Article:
RSV (respiratory syncytial virus) is a common, contagious respiratory virus that usually causes mild symptoms. Older adults are more likely to have severe outcomes from RSV because our immune systems typically weaken as we age. Vaccination can help protect against RSV in older adults. If you’re 60 years or older, talk to your doctor or pharmacist to learn more.
THE IMPACT OF RSV
Each year approximately 177,000 adults 65 years and older are hospitalized in the US due to RSV and an estimated 14,000 of those cases result in death. For adults 60 years and older, some data suggest that there is an increased risk for severe RSV infection that can lead to hospitalization.
AND RSV INFECTION
Adults with certain underlying medical conditions, including chronic heart or lung disease, are at an increased risk of developing serious illness.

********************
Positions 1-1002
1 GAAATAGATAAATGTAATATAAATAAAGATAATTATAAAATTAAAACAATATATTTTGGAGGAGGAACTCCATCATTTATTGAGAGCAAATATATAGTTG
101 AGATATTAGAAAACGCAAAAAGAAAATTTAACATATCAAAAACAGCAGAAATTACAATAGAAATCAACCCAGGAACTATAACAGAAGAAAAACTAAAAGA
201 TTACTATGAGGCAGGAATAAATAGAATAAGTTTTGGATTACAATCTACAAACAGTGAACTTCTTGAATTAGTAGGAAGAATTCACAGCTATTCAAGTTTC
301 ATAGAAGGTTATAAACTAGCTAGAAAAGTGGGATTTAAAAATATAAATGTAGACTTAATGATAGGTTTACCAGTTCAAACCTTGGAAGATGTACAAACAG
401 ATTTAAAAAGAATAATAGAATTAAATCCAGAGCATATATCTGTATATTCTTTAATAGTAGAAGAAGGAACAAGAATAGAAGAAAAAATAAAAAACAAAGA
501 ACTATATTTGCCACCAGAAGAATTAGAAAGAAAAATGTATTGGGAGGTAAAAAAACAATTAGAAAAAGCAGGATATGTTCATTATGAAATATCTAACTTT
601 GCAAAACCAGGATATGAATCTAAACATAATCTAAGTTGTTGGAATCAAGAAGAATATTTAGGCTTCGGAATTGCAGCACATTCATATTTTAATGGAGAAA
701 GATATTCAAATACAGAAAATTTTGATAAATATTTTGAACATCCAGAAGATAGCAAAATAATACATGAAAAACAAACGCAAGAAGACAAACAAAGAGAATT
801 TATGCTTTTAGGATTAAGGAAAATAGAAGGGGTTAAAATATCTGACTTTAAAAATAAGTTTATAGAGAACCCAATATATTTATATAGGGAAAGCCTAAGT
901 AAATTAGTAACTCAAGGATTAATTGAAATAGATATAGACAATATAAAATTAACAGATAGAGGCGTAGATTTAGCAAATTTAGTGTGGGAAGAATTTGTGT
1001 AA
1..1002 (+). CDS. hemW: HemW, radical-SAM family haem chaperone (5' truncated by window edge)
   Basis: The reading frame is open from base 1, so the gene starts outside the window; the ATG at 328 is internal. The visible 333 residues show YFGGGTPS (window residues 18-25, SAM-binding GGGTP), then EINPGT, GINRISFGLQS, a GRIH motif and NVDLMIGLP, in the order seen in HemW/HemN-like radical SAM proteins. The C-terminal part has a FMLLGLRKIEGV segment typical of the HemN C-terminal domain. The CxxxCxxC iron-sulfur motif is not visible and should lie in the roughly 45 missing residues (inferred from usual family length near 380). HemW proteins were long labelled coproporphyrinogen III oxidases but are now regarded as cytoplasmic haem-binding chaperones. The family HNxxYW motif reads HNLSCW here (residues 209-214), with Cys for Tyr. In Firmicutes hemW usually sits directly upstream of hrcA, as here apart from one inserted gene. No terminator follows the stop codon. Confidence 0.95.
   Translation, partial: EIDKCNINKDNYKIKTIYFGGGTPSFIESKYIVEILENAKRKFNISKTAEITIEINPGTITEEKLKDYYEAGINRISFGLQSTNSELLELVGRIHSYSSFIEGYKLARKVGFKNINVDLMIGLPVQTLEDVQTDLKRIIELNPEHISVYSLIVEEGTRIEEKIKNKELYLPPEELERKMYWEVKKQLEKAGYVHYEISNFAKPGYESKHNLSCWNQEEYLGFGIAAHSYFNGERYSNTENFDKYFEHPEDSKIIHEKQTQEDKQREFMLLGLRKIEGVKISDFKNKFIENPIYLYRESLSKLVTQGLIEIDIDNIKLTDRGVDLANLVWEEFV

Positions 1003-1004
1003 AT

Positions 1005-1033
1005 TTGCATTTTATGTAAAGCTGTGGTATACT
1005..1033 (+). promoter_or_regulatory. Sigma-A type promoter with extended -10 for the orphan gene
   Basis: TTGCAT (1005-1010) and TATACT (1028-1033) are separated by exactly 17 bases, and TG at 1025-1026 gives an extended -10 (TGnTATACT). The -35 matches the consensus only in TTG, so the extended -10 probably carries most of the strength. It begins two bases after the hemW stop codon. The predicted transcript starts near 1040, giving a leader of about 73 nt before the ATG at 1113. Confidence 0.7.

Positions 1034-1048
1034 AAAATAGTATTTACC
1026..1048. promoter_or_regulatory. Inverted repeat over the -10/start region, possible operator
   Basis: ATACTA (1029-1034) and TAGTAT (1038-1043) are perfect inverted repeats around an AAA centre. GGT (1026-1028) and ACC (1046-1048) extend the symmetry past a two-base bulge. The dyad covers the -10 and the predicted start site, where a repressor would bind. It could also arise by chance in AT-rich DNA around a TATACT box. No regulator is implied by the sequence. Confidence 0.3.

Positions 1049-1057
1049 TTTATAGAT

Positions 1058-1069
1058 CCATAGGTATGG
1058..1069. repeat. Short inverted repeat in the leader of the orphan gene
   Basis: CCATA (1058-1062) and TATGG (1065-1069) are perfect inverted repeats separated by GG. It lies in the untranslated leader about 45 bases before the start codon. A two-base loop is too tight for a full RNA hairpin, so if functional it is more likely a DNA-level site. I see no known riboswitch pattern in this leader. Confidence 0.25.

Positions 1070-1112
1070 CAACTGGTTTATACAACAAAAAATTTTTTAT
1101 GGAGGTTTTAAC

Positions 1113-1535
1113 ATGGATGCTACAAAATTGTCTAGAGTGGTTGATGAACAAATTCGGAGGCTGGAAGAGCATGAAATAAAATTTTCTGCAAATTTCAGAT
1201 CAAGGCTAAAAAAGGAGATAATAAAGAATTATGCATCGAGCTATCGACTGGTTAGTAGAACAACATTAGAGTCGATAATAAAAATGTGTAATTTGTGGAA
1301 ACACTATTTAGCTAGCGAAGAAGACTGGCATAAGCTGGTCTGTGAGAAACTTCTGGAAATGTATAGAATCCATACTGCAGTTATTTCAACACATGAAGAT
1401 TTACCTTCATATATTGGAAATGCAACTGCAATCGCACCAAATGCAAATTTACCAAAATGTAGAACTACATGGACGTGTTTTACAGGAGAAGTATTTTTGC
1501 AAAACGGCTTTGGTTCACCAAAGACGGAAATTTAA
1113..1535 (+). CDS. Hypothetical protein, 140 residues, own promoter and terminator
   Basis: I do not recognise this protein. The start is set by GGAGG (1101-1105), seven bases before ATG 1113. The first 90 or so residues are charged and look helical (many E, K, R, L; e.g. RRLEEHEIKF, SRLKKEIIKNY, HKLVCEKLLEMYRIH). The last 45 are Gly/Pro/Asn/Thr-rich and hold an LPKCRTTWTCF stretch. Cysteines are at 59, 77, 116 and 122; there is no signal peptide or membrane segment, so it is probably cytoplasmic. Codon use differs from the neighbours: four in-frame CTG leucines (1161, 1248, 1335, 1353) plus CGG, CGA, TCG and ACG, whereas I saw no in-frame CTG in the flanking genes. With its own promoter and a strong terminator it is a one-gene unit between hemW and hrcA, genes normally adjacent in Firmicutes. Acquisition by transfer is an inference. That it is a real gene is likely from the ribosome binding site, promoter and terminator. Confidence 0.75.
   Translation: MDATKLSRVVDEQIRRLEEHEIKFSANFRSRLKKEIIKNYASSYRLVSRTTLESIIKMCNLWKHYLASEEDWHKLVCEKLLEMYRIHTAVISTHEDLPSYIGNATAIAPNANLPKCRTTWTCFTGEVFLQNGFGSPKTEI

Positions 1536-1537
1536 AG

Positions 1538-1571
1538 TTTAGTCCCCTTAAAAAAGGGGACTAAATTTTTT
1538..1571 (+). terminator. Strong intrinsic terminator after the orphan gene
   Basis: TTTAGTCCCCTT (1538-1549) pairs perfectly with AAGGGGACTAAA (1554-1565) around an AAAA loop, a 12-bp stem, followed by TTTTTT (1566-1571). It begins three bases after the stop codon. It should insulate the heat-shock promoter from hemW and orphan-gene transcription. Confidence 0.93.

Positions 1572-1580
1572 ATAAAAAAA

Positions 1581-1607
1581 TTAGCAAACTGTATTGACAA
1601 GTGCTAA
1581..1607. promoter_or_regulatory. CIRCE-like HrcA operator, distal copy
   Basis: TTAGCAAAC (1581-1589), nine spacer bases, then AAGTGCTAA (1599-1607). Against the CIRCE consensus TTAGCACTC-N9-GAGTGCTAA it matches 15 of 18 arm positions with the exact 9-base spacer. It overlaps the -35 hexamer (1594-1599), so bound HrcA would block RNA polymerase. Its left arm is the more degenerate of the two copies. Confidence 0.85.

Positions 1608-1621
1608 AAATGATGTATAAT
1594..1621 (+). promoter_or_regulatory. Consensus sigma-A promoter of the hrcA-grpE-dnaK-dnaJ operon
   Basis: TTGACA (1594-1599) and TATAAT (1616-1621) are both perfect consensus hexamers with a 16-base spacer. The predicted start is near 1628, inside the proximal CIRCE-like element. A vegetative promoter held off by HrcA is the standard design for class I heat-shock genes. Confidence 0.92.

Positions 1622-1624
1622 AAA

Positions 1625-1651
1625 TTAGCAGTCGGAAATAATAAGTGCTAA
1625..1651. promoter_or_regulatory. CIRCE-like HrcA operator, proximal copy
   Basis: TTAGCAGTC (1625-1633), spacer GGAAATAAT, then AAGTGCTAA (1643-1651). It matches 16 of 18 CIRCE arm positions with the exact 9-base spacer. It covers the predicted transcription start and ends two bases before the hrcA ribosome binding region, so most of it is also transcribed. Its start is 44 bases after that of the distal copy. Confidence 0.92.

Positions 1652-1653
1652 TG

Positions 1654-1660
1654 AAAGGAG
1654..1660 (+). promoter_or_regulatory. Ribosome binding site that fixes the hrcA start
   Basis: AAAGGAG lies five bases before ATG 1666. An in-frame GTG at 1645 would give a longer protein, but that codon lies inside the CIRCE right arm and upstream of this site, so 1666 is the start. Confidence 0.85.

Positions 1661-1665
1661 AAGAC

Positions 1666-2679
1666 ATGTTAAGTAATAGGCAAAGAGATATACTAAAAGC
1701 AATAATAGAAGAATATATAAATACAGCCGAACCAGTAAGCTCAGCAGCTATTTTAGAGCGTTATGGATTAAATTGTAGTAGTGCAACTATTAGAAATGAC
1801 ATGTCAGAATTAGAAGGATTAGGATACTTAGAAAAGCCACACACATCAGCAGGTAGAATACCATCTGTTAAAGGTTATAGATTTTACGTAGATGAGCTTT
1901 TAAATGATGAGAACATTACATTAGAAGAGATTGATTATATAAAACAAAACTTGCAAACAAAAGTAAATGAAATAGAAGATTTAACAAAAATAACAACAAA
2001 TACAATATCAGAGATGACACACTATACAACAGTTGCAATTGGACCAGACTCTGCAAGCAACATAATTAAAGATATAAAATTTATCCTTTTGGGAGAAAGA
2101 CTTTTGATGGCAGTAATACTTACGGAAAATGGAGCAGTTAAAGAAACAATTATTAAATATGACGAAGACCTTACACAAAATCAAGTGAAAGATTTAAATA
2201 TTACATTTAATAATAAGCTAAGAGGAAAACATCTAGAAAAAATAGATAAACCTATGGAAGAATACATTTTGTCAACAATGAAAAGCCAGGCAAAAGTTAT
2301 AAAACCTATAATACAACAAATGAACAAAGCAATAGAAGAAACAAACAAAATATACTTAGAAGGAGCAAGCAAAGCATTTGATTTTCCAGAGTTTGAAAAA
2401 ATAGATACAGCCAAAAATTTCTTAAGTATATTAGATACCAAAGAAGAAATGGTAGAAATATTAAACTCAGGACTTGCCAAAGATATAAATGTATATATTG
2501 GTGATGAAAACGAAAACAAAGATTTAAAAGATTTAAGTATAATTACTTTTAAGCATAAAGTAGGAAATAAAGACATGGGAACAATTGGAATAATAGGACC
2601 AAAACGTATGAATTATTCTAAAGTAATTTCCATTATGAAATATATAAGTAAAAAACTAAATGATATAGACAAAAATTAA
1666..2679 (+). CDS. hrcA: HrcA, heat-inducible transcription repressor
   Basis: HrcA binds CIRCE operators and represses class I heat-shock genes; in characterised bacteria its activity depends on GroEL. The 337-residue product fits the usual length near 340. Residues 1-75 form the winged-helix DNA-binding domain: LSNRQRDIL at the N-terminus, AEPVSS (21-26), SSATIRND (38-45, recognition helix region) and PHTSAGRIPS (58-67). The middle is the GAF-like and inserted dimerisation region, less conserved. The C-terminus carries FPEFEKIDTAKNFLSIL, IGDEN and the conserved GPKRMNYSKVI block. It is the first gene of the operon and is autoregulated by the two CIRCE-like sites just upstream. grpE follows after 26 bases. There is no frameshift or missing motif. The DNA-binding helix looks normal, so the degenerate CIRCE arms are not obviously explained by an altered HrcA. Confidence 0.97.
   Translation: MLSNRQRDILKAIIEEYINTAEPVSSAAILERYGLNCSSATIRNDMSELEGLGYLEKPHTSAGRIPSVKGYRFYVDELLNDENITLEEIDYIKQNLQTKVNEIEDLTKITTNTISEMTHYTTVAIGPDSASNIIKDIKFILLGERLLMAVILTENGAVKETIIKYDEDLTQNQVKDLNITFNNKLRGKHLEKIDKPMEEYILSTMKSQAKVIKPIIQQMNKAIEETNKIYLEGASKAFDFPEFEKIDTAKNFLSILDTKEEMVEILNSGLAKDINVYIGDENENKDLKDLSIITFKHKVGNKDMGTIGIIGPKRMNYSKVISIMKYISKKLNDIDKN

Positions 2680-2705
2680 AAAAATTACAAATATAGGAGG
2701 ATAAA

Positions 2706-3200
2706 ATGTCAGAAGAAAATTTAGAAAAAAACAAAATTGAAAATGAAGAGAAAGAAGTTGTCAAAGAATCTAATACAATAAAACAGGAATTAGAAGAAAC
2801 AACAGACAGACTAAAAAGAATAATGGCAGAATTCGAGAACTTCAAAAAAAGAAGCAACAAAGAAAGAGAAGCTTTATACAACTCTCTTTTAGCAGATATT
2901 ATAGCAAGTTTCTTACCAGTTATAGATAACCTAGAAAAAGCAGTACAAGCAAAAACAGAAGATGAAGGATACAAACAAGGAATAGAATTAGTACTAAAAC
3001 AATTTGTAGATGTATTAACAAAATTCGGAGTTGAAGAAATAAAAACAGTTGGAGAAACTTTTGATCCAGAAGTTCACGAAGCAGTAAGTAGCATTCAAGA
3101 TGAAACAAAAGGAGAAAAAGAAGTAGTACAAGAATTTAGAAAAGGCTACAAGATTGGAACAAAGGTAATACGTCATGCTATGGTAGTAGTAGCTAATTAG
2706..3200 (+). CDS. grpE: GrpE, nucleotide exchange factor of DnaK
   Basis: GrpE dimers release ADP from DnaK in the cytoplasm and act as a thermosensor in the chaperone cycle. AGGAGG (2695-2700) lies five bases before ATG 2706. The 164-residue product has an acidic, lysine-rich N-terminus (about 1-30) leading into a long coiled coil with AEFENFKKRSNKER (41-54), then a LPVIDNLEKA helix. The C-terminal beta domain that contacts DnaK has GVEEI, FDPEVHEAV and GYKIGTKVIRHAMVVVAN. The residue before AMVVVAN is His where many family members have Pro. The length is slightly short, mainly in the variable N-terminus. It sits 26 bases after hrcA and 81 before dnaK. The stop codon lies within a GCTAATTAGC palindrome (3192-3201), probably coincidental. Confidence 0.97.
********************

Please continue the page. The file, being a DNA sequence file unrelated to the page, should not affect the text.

These medical conditions include:
COPD (chronic obstructive pulmonary disease) or Asthma
Chronic heart failure
RSV can exacerbate these conditions and can lead to severe outcomes such as pneumonia, hospitalization, and death.
Symptoms of RSV can range from mild to severe and can last up to 2 weeks. Symptoms include:
THE SPREAD OF
RSV can easily spread when someone who is infected coughs or sneezes. Most people are typically contagious for 3-8 days, but people with weakened immune systems can be contagious for as long as 4 weeks—even after they stop showing symptoms.
PREVENTION OF RSV
Typical ways to prevent RSV infection include washing your hands often with soap and water for at least 20 seconds or using an alcohol-based hand sanitizer, avoiding touching your eyes, nose, or mouth with unwashed hands, and avoiding close contact with people who have cold-like symptoms. Typical prevention also includes cleaning and disinfecting surfaces that people frequently touch, such as doorknobs.
If you’re 60 years or older, talk to your doctor or pharmacist about RSV and vaccination.
RSV FACT SHEET
Ready to score a three-pointer? Print the fact sheet below and take it to your next appointment to help start the conversation with your doctor.